The reasons to go green are often pitched as necessary changes for the continued existence of the world with growing populations and pollution. While not wrong, going green often comes with a stigma of raising costs of business, and in an unstable economy it can seem dangerous to go through any dramatic change in doing business.
Here are some examples of ways going green can save you money and be good for business, all while helping the environment.
Any PR is Good PR, but Positive PR is Better PR
While it may seem like a bad way to think about going green, the fact is that it can easily turn into a great marketing campaign. Many people today are interested in supporting efforts to go green, and are likely to be supportive of companies that make the effort to do so.
In the case of growing markets like holistic food and services, people are even willing to pay higher premiums for this improved environmental consciousness. A quick note to a local news agency about how your business is going green might result in some free advertisement with a headline that will attract more attention than just another advertisement.
Solar Energy Can Earn You More Profit
Small businesses like restaurants can have dramatically higher power bills than a residential home of comparable size. Proper lighting is necessary through every portion of the building, and heating and air conditioning bills are higher due to increased traffic in and out of the building, as well as more occupants. A business office will have the same concerns. This makes investing in a solar photovoltaic system a great idea for going green for businesses.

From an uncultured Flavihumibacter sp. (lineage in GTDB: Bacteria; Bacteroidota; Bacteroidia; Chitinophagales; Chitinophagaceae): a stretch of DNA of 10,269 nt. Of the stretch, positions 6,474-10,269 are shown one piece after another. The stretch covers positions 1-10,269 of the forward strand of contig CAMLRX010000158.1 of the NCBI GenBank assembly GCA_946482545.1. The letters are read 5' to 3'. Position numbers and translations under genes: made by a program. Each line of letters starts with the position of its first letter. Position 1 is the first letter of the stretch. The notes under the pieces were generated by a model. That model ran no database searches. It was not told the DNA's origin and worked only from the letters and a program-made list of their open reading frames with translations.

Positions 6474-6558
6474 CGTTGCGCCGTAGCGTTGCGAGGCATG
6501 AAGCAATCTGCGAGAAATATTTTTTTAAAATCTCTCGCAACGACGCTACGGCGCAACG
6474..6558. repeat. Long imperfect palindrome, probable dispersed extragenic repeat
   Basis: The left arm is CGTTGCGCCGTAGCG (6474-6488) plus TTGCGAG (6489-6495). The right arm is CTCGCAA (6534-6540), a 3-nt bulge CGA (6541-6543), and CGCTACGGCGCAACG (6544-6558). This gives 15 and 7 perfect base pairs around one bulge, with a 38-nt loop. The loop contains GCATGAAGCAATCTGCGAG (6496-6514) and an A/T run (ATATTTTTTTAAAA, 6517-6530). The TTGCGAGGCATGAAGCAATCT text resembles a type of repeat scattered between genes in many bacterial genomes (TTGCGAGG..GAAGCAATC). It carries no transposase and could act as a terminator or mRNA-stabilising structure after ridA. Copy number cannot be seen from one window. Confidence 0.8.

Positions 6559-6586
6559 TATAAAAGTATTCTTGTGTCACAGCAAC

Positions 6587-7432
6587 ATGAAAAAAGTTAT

There are many websites that will provide information on the investment costs of the system, the size of the system you will need, and include information on all the rebates and incentives available for installing the service. One of these incentives is a 30% federal tax credit for your business, which can easily clear 5 digits for commercial systems.
If you can produce more energy than your building uses, you can even sell it back to the power company. A typical solar system will pay for itself in around 10 years, and the average lifespan of the systems is over 25 years.
Reusability Can Mean Reduced Costs
If something is designed to last longer, it usually means it costs more, both monetarily and environmentally. The caveat to this is that, when compared to disposable options, there is more physical waste produced overall. The problem is not a simple one to decipher, but there are ways to include more reusability without hurting your wallet.
For example, bags and containers used for take-out food are a large contributor to many household’s trash production. Many companies also offer rewards for frequent customers, and reusable products are a great way to incorporate this practice.
If you provide a reusable bag for carrying your products in, and have your cashiers mark it in an easily identifiable way on every visit the customer makes, you can encourage customers to return, go green, and even create a new advertisement if the customer uses the bag in other situations.
Green Can Make Green
These are not the only ideas for being green and turning a profit. Many ideas will also not be obvious to someone not dealing with your business specifically. Keeping an eye out for ways to go green is a great service to yourself, your customers, and your wallet.
About The Guest Author: Justin McGenity is a freelance writer with a focus on technology, science, math, and education. He is a contributor to DegreeJungle, a resource for college students and future entrepreneurs.
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